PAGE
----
Two Intermezzi for String Trio
Charles Hubert Hastings Parry (1848-1918) was born in Bournemouth, England. As far as music went, he received some lessons on the piano as youth but did not formally study it. He was educated Eton and Oxford and though he showed an extraordinary aptitude for music, he took a degree in law and modern history as his father wanted him to have a career in commerce. From 1870 to 1877 he worked in the insurance industry, but he continued his musical studies, first with from William Sterndale Bennett, and later with the pianist Edward Dannreuther when Brahms proved to be unavailable. After leaving the insurance industry, Parry became a full-time musician and during the last decades of the 19th century was widely regarded as England’s finest composer. In the 1890s he became director of the Royal College of Music and was appointed Professor of Music at Oxford. He helped establish classical music at the centre of English cultural life. As head of the Royal College of Music, his pupils included Gustav Holst, Ralph Vaughan Williams, Frank Bridge and John Ireland.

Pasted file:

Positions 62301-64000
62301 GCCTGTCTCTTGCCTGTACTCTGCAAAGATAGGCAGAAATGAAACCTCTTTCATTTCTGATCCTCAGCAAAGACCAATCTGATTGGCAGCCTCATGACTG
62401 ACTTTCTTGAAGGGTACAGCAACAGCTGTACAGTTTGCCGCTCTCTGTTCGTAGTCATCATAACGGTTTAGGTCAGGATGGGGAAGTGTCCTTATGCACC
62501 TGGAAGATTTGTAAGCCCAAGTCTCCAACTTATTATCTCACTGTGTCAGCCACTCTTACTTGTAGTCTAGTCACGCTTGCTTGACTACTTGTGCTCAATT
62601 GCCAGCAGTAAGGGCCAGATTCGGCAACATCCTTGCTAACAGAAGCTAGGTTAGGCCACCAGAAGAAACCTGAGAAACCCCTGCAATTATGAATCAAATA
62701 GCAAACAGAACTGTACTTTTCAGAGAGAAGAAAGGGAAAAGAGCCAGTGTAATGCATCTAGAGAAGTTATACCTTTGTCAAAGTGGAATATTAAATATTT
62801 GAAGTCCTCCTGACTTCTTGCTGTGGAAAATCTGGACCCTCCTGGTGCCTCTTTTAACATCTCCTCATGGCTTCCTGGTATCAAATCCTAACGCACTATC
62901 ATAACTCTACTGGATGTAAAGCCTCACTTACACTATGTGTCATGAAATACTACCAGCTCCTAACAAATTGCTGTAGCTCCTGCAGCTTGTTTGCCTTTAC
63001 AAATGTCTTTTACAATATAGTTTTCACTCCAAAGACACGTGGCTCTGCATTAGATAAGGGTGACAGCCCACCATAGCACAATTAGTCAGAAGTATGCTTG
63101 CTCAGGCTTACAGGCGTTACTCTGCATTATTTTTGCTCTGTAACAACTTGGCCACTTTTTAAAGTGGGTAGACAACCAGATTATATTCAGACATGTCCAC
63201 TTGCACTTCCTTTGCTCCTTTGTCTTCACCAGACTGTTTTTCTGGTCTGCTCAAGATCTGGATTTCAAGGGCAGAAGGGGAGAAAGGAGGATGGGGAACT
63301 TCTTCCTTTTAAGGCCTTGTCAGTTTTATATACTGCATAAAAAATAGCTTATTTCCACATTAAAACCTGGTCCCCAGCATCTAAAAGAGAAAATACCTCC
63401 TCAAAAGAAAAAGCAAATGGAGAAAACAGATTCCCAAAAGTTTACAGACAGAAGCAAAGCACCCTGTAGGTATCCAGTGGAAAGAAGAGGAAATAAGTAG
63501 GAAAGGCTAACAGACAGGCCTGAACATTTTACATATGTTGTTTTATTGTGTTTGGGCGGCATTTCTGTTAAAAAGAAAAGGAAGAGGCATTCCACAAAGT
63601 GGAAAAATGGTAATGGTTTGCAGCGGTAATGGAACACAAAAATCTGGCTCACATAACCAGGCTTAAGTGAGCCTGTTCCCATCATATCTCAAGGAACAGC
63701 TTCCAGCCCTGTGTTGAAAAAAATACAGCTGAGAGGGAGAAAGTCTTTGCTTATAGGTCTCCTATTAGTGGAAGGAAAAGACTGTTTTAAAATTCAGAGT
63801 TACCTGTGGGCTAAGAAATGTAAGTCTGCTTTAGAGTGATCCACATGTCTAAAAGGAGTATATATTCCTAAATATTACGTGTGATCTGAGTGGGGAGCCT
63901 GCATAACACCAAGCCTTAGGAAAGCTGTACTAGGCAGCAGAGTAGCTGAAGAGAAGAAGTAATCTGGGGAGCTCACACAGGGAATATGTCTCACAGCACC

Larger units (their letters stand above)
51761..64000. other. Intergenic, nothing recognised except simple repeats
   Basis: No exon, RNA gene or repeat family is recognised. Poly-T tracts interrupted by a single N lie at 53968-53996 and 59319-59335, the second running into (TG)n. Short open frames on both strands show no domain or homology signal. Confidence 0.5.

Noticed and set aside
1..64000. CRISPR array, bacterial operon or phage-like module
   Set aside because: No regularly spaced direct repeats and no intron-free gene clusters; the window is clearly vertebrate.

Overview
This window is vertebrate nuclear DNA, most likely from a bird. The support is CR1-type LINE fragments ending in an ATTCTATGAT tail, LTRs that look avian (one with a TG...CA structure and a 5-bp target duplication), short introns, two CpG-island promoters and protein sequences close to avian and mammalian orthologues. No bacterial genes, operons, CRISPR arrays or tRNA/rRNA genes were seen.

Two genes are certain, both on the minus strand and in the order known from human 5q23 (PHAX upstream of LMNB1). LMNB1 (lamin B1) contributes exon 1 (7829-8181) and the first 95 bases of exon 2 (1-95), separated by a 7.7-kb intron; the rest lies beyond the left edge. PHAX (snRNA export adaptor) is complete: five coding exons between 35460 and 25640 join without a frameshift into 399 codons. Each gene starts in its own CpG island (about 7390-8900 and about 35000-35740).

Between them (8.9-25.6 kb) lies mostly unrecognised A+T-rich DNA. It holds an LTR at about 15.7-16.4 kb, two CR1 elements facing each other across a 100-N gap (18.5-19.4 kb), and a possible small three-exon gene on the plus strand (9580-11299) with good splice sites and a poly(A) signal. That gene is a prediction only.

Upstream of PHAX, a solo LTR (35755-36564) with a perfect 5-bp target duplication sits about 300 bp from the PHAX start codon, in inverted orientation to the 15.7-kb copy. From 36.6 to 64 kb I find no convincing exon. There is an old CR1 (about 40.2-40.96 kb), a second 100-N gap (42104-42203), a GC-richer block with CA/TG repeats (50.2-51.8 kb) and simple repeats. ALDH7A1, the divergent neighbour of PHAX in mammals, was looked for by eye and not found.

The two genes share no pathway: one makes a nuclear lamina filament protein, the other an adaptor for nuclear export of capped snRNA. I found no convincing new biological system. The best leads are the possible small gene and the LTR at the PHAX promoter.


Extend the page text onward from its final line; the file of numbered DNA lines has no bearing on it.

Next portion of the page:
His music shows the influence of Bach and Brahms, The respected music critic H.C. Colles, writing in Cobbett’s Cyclopedic Survey of Chamber Music notes that Parry was the first English composer whose development could be traced to the concerted practice of chamber music.
The Two Intermezzi were composed in 1886. The first is a somewhat sad and reflective Lento espressivo. The score is rich and at times it almost sounds as if it is a string quartet rather than a trio performing. The second intermezzo is a genial and lovely. Allegretto and sounds more like one would expect such a movement to sound. It has an updated Mendelssohnian quality.
These pieces make a welcome addition to the scanty late 19th century repertoire for string trio and would do well on any concert program, though they present no technical difficulties whatsoever.
Parts & Score: $17.95